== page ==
How Do We Get 5-Star Ready Here in Possie? We Have A Little Time To Do So, If We Intend To!

Observing these three main hotels being rapidly constructed in the Town of Portsmouth, Dominica, makes me wonder; are we as a community and by extension as a nation truly ready for them? Mind you, these are not the only hotels being constructed in the island; thus, the pressure on our population to cater to their demands is expected to increase rapidly.

It is clear that if we do not act now, we will be caught unprepared, and will suffer a huge deficit in our productivity and ability to take full advantage of the opportunities that such developmental infrastructures have the potential to present.

Looking around the town, I see some level of preparation, though in my view these are quite slim. For example, the bit of work done to open the Indian River entrance thereby making it more sightly, the cleaning of the beach front just adjacent of that area, the setting up of drainage system toward the Cabrits Resorts and Spa Kempinsky, and maybe even the new housing project toward Cotton Hill area which just may assist with moving those not-too-good-looking buildings from the beach front along Lagoon. These are my assumptions of course, so I am subject to correction.

As relates to us as locals being able to fully capitalize on these hotels in our town, I wonder about that. For example, the volume of agricultural products including fresh vegetables, fresh well packaged and presented fish all properly filleted, well packaged fresh meat, other fringe services like entertainment for guests, night-events, water sporting opportunities, classy live bands and or performances within the town, and other such activities are amiss or if they exist are neither quite fully organized nor professionally branded for that scale or expected quality.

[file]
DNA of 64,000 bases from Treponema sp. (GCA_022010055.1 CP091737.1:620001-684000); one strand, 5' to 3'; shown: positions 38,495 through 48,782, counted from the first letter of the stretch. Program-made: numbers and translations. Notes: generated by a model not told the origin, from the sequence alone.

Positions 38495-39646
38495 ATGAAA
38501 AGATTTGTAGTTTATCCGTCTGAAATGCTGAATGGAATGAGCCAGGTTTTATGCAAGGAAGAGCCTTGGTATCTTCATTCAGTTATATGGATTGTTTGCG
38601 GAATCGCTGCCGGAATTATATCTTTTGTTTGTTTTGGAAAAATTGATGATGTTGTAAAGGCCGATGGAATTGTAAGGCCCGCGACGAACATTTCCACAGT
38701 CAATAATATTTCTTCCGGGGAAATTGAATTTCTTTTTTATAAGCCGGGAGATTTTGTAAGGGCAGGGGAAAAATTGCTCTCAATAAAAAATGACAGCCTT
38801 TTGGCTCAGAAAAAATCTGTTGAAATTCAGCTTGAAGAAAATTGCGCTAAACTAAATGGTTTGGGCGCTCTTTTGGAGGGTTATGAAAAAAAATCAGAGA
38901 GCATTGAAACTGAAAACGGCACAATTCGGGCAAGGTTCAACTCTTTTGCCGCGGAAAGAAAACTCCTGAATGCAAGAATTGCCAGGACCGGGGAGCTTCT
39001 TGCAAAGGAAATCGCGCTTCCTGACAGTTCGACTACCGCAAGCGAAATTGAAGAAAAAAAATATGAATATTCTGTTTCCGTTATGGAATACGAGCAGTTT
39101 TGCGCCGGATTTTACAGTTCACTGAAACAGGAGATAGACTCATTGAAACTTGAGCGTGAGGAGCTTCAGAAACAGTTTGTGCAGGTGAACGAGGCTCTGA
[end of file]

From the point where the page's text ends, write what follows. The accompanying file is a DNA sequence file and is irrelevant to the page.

Are we actually getting ready for the demands of the 5 Star level hotels? Or, is it that we are not expected to be; because most of the necessities can be sought from outside? Worst yet, the hotels will probably be self-sufficient?

I am strongly convinced that, if we do not prepare ourselves and our people, we will be on the losing end. The point is that, we are expected to be the first ones to benefit, but there is a process to everything. Our small farmers, micro and small enterprises, cultural organizations, artists of all sorts and our people in general need to become ready for these.

The announcement of vacancies are great, and I hope us locals can fill in most if not all of these vacant posts. Still, there should be more that we as a people can do to be 5-Star ready. We have a long way to go if you ask me. I mean, really it feels as if we are no where ready for this.

  1. We need to clean our community. Our gutters, drains and home environments need a serious facelift.
  2. Our mindsets need an over haul. A change in attitude toward our local environment, business, foreigners and locals themselves.
  3. The need to develop a warmer and professional customer service culture not just among entrepreneurs and proprietors and their staff, but even among our students within schools, and the lay man on the street.
  4. We need to develop these for and toward ourselves first, and then we can look toward foreigners. Too often we cater toward the stranger, forgetting that the daily patrons, customers and clients are our fellow locals. If we culture ourselves to relate better to each other, then relating to the foreigner appropriately will just be second nature.
  5. Trainings in fish filleting, packaging, presentation, and means to break the cycle of seasonal cropping are imperative. As a matter of fact, we can extend that to the need for more industrialized approach toward food preservation, and agroprocessing.
  6. The cleaning and maintenance of our beaches for us first and then them. Taking pride in making our beaches fun-spots, but also safe spots.
  7. The need to beef up police patrols in the town, and addressing misdemeanors in their buds before they get out of hand to embarrass us later.